I always like to select bizarre and offbeat seasonal songs for the column in the spirit of what we do during regular columns. This year I searched far and wide, as it gets harder each year as the obvious weirdo tracks got used up in the last four years of the column, so this requires more digging than usual. I thought having lookalikes Kenny Rogers and Mike McDonald in the same column was a lucky break. Also, finding a Zombies Christmas song was inspiring. I always include a Chanukah song and this year Barenaked Ladies were the providers. And so on and so forth and scooby doobie doobie as Sly so aptly put it...
Happy Holidaze and we'll be back with the Top 25 most appreciated tracks from the 2014 columns on January 2.
1. "Christmas With You Is Best" — The Long Winters (2:20)
The Long Winters is a band/haven for singer/songwriter/guitarist John Roderick. There is a constant turnstile in this band with Roderick scheduling when the train will leave the station (Seattle) and who will be on it. Lyrically speaking, this is one of my favorite Xmas songs and it has never been in the column before. ENJOY!
Guess which version of the band this is and win a Schwinn (not really)... Do they even make those bikes anymore?
2. "Santa Claus Is Back In Town" — Elvis Presley (2:16)
Every once in awhile, it’s good to listen to Elvis and remember what an amazing singer he was. Here, he shows off his blues understanding to great advantage. A one-of-a-kind, Elvis (Costello doesn’t count here) is back in town.
3. "Mary, Did You Know" — Kenny Rogers and Wynonna (3:00)
This comparatively modern Christmas song has been recorded by many. I like this version because nowadays people forget what great singers they both are and this shows them both off to great advantage.
Were Kenny Rogers and Michael McDonald brothers that somehow got separated at an early age? And were Wynonna and Ashley sisters that didn't get separated at birth?
4. "Chanukah Blessings" — Barenaked Ladies (2:49)
There’s gotta be a Jewish person in there somewhere...
5. "Christmas for the Free" — The Zombies (4:04)
They write ‘em, they play ‘em, they sing ‘em and it seems that, just like their name, they live forever.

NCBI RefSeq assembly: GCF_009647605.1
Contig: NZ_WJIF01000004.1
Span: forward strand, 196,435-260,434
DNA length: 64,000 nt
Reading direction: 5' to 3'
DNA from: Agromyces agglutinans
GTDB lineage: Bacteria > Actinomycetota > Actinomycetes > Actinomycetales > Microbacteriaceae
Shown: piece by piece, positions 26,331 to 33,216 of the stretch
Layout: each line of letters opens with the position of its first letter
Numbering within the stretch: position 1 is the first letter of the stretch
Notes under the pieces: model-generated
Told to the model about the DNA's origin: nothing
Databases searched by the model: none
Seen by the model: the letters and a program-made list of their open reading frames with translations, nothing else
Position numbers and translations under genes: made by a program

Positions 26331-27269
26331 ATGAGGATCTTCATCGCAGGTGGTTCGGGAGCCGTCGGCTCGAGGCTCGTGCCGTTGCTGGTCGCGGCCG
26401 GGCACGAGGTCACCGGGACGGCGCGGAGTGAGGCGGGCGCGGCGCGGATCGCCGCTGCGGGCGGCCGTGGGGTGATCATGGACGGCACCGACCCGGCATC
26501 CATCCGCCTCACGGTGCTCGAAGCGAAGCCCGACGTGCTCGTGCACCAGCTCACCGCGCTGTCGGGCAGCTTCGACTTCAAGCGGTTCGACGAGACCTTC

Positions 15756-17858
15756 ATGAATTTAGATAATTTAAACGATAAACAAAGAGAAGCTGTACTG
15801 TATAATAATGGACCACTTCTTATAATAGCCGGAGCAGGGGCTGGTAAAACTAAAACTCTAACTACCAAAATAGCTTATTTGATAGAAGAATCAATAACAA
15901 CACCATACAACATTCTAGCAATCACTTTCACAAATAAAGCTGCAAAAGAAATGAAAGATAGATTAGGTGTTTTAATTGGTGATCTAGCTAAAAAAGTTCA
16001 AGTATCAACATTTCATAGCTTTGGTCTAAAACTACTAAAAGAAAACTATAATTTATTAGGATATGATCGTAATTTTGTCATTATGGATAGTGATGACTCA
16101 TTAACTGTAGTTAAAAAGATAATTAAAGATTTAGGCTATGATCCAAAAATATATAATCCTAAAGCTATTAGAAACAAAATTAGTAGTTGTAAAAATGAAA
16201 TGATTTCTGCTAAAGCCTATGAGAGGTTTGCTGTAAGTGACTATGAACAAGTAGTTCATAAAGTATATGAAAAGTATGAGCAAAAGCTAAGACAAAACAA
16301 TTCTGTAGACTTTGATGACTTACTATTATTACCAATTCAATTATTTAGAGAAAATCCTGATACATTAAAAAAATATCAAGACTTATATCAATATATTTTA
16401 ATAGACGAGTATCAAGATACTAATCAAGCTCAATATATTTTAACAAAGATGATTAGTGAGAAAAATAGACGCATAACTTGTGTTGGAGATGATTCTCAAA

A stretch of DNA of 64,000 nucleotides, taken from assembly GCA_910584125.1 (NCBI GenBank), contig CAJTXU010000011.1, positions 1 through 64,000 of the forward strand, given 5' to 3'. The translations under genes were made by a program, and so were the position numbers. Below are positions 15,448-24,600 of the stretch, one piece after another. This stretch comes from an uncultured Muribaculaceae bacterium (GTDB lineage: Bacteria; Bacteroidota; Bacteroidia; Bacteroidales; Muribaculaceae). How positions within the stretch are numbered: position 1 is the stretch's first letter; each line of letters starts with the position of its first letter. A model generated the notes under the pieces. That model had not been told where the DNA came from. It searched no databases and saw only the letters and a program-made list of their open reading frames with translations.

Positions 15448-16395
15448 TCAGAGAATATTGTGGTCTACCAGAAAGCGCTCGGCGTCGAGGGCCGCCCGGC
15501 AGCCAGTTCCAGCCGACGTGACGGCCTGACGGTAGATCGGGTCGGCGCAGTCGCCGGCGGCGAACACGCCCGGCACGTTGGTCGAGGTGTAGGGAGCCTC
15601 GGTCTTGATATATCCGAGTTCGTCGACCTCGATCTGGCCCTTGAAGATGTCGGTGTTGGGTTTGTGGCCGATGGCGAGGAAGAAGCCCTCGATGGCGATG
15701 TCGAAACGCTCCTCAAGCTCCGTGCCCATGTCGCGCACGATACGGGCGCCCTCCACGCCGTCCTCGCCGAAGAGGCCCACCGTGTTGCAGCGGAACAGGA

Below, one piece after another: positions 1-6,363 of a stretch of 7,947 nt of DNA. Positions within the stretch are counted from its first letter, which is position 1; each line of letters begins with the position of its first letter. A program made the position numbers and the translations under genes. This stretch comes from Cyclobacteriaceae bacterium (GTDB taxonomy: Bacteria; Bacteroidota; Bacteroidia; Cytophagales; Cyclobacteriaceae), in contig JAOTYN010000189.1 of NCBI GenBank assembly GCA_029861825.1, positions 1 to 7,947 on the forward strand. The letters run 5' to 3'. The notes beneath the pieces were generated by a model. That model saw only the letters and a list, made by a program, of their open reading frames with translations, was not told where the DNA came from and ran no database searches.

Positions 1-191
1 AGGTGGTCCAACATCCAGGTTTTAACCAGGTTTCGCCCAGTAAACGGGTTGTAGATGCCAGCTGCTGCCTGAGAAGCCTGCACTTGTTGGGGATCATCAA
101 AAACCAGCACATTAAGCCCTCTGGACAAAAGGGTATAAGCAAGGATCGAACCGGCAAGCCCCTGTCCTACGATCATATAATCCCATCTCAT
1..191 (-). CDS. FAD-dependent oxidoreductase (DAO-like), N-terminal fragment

Although they can't face each other, (Al) Kooper and Colin (Blunstone) discuss masturbatory techniques backstage. Note each other's right hands and aged attempts to feign meaningful hairstyles
6. "Very Merry Christmas" — Dave Barnes (2:45)
A very tasty singer-songwriter whom I have been downloading for years. Always has great sounding tracks as well. Nice guitar parts here.
7. "Touch the Hem of His Garment" — Al Kooper (4:04)
So there I was, in 1972, in Doraville, Georgia at Studio One in the dead of night attempting to sequence my forthcoming album, Naked Songs. Imagine my surprise when I found I was one song short and the album was due the next day. So ace engineer Rodney Mills miked up the piano, organ and my voice and I sang this old gospel goodie (in ONE take) originally recorded by The Soul Stirrers when young Sam Cooke sang lead. I rekooperranged it on the spot and added background vocals to the choruses. It took us 90 minutes to do the whole thing. It felt right on that album and I thought it would fit well right here 44 years later.
Here is a photo from around the same time this track was recorded. I sho don't look like dat no mo. (See photo from track 5 — ya think Ryan Adams stole this hairstyle?)
8. "Little Drummer Boy" — Kenny Burrell (2:37)
Kenny was an early guitar influence on me and I always enjoyed how calmly he played the melody here and then how bluesy and stanky he got in his solo. This was recorded in 1966 from an album on Cadet Records called Have Yourself a Very Soulful Christmas. Love the brass, of course, arranged by bassist Richard Evans.
9. "This Is Christmas" — Luther Vandross (3:28)
This is Christmas, but this is also the late Luther Vandross and I like to remember him any time I get ready. A wonderful person and a galvanizing singer.
10. "Children Go Where I Send Thee" — Michael McDonald (4:06)
Michael is still with us and what a pair of pipes he has always had. This is a full-on version with a huge choir and orchestra and these people are jammin’ in style. I couldn’t find the credit at press time, but I'm guessing the female lead vocal might be Twinkie Clark, who is also a formidable organist. At any rate, nobody is following THIS track. Merry Christmas and Happy New Year. We will take off for the holidays next week, but we will return on January 2 with the 25 most appreciated tracks from the column in 2014.